It apparently originated with the journalist Steven Vincent (since killed in Iraq) in his 2002 article 'Exposing the radical archaeologists':
'In numerous interviews with radical archaeologists, I've detected a kind of aesthetic tone-deafness'.(The piece appeared in Orientations, 'the magazine for collectors and connoisseurs of Asian art'.)
Who is using the term now? Alan Walker (a former member of the Numismatic Department of Bank Leu AG in Zurich) in his review of Roger Atwood’s ‘Stealing History’ (2004) asserts,
‘it ought to be obvious that every time one of the radical archaeologists attacks collectors and the antiquity trade in America and in Western Europe for being the primary cause of looting, he may be sincere, but he is neither unbiased nor honest.’Wayne Sayles of the Ancient Coin Collectors Guild in his ‘Ancient Coin Collecting’ blog (‘Open Letter to CNN’, December 2006) makes a series of comments: ‘Any individual who collects such objects (what else is there?), is considered anathema by the radical archaeological element that drives media coverage today.’ He suggests that there is some sort of a lobby group: ‘Sensationalized news coverage is used as a platform from which radical archaeologists lobby legislators and government agencies for restrictions and controls that would effectively make collecting of even minor objects like coins and stamps from other countries impossible.’ Yet Sayles himself supplied the term (quoting Walker’s review) in his submission to the US Committee of Ways and Means (September 2005)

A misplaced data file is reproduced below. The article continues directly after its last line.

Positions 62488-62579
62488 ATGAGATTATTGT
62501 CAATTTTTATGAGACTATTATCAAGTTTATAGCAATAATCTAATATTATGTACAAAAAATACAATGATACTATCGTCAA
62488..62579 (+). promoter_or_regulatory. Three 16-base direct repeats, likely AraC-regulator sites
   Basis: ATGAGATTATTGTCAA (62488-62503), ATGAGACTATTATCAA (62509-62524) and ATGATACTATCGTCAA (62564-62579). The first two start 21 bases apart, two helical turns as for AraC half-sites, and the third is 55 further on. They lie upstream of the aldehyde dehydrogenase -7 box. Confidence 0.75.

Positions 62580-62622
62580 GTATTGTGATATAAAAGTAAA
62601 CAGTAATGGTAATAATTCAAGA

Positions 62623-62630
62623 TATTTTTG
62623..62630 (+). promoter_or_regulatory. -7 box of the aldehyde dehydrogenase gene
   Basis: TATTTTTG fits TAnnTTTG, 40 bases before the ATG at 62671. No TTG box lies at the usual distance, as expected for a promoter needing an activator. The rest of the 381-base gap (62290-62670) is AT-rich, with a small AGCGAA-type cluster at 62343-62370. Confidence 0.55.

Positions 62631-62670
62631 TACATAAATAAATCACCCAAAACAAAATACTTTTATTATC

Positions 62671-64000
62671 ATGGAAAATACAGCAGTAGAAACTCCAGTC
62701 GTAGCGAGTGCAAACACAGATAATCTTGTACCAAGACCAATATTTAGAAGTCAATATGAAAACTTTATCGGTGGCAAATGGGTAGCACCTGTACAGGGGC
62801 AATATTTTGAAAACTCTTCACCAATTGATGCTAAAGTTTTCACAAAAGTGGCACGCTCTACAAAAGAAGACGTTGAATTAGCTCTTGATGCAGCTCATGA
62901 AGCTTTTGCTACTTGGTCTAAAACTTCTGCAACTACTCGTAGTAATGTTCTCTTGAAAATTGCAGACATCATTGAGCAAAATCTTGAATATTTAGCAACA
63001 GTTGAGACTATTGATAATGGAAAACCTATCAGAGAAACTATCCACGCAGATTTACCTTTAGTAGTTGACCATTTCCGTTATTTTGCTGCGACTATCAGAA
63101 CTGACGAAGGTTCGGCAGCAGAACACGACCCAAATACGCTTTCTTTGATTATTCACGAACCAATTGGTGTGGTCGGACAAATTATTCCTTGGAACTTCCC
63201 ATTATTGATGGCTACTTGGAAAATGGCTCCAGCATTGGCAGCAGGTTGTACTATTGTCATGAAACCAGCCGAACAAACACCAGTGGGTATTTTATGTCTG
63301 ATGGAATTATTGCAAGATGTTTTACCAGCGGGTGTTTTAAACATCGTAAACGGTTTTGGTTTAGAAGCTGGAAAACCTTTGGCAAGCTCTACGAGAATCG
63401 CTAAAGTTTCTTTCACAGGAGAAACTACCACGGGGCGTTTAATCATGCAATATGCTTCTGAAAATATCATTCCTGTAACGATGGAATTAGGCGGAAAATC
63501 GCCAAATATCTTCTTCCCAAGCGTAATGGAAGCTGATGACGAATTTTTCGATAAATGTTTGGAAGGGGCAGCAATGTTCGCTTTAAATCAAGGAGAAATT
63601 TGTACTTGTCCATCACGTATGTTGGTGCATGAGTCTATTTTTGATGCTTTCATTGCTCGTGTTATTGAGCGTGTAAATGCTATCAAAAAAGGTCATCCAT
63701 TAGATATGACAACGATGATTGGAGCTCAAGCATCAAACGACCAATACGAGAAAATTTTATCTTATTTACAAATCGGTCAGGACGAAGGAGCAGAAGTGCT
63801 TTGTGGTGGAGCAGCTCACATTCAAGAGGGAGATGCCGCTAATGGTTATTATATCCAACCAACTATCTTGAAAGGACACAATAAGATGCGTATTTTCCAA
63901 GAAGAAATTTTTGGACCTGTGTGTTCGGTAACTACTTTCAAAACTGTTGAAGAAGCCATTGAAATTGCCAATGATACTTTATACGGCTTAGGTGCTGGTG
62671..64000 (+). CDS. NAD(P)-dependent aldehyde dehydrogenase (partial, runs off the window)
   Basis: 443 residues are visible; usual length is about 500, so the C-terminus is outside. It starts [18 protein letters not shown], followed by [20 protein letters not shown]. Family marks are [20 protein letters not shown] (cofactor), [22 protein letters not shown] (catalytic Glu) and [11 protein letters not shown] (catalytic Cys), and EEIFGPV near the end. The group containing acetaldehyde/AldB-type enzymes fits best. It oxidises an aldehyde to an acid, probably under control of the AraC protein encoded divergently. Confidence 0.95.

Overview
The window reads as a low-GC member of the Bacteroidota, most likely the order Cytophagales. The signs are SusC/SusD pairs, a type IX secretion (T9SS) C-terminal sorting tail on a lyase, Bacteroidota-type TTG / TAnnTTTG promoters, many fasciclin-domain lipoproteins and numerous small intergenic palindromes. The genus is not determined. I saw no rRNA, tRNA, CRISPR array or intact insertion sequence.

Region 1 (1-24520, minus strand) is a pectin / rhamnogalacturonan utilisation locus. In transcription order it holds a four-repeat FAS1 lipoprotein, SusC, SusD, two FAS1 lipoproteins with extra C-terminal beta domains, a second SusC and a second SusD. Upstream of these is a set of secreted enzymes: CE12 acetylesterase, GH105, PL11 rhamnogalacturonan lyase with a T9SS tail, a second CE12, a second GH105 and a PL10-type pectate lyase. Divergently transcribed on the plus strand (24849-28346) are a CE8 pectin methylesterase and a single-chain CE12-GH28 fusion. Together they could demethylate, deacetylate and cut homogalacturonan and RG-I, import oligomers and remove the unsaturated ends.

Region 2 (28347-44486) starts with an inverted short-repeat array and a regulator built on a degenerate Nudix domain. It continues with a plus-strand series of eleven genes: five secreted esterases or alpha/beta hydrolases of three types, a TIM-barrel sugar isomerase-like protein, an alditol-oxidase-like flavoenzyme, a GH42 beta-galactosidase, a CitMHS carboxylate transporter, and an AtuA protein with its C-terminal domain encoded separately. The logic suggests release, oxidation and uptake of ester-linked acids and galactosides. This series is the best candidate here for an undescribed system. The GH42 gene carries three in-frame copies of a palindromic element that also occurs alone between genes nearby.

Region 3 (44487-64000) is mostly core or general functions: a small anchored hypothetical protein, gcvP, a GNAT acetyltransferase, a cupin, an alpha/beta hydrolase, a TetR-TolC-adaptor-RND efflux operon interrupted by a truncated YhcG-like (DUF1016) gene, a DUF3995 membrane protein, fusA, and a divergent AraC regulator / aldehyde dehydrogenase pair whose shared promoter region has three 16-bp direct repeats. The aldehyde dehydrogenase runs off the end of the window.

But Walker and Sayles are not the only ones. In March and April 2006 Philippe de Montebello, Director of the Metropolitan Museum of Art in New York, responded to ‘a small group of "radical" archaeologists who say museums' acquisitions of antiquities contribute to the looting of ancient sites’ (New York Sun, April 2006; but similar quote in USA Today, March 2006).
The phrase resurfaces in the published proceedings, ‘Who Owns Objects?’ (2006), based on the Oxford seminar series of 2004. Ursula Kampmann, formerly of Münzen und Medaillen AG Basel, commented, 'The case of Switzerland shows how difficult it is to find a compromise between the unrealistic demands of radical archaeologists and the requirements of competitive profit enterprises.' The editors present Sir John Boardman's position as 'the radical archaeologists have closed down museums' opportunities to collect according to their needs'.
‘Radical Archaeologists’ is a misleading phrase. It was applied to a specific group – whose members were not engaged specifically in discussing archaeological ethics - that emerged in 1996. So an alternative needs to be found. How about ‘archaeologists with integrity’?